Missing man spotted on images provided by flying device
Police in Norfolk used a drone to find a man stranded in marshland.
Peter Pugh, a 75-year-old man from Brancaster, went missing on Saturday afternoon during a walk on the village’s beach with friends and family.
After authorities were notified of his disappearance, officers from Norfolk Constabulary began searching for Pugh on Saturday evening. They were joined by representatives from HM Coastguard, RNLI crews from Hunstanton and Wells, and the Norfolk Lowland and Search Service. Searches continued throughout Saturday night and into the following day.
The efforts to find the missing man included the use of live images provided by a police drone. According to the police, at 2.35pm on Sunday June 17, sergeant Danny Leach – who was operating the drone – spotted Pugh “stuck in very dense reed beds and marshland” in Titchwell, a couple of miles from Brancaster.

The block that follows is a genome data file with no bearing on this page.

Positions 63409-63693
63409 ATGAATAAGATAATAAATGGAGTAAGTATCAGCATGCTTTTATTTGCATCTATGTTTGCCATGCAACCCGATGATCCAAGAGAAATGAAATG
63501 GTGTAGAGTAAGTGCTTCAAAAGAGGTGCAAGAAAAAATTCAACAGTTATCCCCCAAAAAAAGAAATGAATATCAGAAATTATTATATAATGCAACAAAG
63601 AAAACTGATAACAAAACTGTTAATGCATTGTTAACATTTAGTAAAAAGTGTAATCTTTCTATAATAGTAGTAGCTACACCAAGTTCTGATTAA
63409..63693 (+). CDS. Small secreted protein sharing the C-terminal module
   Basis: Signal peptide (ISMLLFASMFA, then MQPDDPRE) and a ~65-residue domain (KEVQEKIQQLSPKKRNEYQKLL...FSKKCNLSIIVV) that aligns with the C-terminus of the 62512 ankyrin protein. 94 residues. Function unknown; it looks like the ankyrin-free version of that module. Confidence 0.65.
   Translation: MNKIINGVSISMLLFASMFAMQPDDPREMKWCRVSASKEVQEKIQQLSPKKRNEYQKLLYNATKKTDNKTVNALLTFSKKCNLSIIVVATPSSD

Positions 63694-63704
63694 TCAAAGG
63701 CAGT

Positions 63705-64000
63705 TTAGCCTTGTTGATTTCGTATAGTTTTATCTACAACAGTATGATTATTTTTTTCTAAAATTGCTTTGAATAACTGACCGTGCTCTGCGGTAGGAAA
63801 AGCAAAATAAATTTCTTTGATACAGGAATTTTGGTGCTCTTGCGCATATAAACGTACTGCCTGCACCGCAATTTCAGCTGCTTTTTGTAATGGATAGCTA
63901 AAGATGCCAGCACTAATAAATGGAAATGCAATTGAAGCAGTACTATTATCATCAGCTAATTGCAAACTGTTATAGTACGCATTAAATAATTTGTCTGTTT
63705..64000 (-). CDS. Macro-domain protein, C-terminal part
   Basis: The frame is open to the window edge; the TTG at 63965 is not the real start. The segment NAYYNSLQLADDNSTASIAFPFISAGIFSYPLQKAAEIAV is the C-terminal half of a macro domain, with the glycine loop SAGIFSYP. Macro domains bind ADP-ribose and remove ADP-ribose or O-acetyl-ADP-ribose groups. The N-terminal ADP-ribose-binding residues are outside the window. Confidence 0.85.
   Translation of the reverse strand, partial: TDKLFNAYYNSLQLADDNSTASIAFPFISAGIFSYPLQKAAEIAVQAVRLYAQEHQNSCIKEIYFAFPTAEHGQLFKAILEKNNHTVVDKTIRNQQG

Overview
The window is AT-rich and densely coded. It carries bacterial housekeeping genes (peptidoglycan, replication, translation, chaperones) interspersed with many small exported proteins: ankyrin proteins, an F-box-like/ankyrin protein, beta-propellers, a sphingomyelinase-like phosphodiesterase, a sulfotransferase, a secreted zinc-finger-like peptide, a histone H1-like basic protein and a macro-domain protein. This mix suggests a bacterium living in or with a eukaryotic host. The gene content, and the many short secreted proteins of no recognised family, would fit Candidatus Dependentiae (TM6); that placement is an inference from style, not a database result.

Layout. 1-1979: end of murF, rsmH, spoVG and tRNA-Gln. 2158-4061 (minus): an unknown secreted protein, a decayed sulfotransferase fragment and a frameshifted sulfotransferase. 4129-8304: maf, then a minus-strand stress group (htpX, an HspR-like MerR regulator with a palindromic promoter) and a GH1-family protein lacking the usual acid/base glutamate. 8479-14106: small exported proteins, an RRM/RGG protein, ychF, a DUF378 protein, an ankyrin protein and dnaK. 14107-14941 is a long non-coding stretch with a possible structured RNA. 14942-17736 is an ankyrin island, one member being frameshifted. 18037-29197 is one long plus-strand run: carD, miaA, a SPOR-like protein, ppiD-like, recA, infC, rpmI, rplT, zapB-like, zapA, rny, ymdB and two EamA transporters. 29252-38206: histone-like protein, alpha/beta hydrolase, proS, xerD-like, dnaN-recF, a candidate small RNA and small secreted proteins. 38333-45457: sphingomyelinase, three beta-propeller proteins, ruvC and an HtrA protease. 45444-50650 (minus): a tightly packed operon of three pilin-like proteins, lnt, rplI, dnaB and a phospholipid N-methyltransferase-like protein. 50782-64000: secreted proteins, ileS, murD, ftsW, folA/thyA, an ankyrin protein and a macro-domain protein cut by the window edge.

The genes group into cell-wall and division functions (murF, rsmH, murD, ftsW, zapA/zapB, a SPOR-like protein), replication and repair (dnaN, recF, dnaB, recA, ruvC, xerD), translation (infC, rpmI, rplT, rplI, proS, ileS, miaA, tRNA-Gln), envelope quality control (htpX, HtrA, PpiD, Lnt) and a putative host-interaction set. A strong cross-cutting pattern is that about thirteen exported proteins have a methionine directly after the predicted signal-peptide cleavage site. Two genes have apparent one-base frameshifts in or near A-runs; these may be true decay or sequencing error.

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A team from HM Coastguard and Norfolk Fire and Rescue Service was guided to Pugh’s location by sergeant Leach. The rescuers pulled the man free of a “deep muddy creek” and administered first aid until a helicopter airlifted Pugh to Queen Elizabeth Hospital in Kings Lynn, where he is receiving treatment for hypothermia.
Sergeant Alex Bucher, who was involved in co-ordinating the search operation, paid tribute to the 50 people who took part.
“This is a great example of multi-agency working at its best and, through our teamwork, we were able to successfully locate Peter and return him back to his family on Father’s Day,” Butcher said. “There is no doubt that without the police drone we would not have been able to locate him in the time we did. The police drone allows us to search areas that are difficult to access and within close range where a helicopter may not be able to get.”
Norfolk police first trialled the use of drones about a year ago. The county’s Police and Crime Commissioner Lorne Green claimed the rescue of Peter Pugh shows the value technology can provide in modern policing.
He added: “Having pledged to give our officers the 21st century tools, including drones, that they need to keep our county safe, it’s incidents like this that demonstrate just how relevant that pledge was and continues to be.”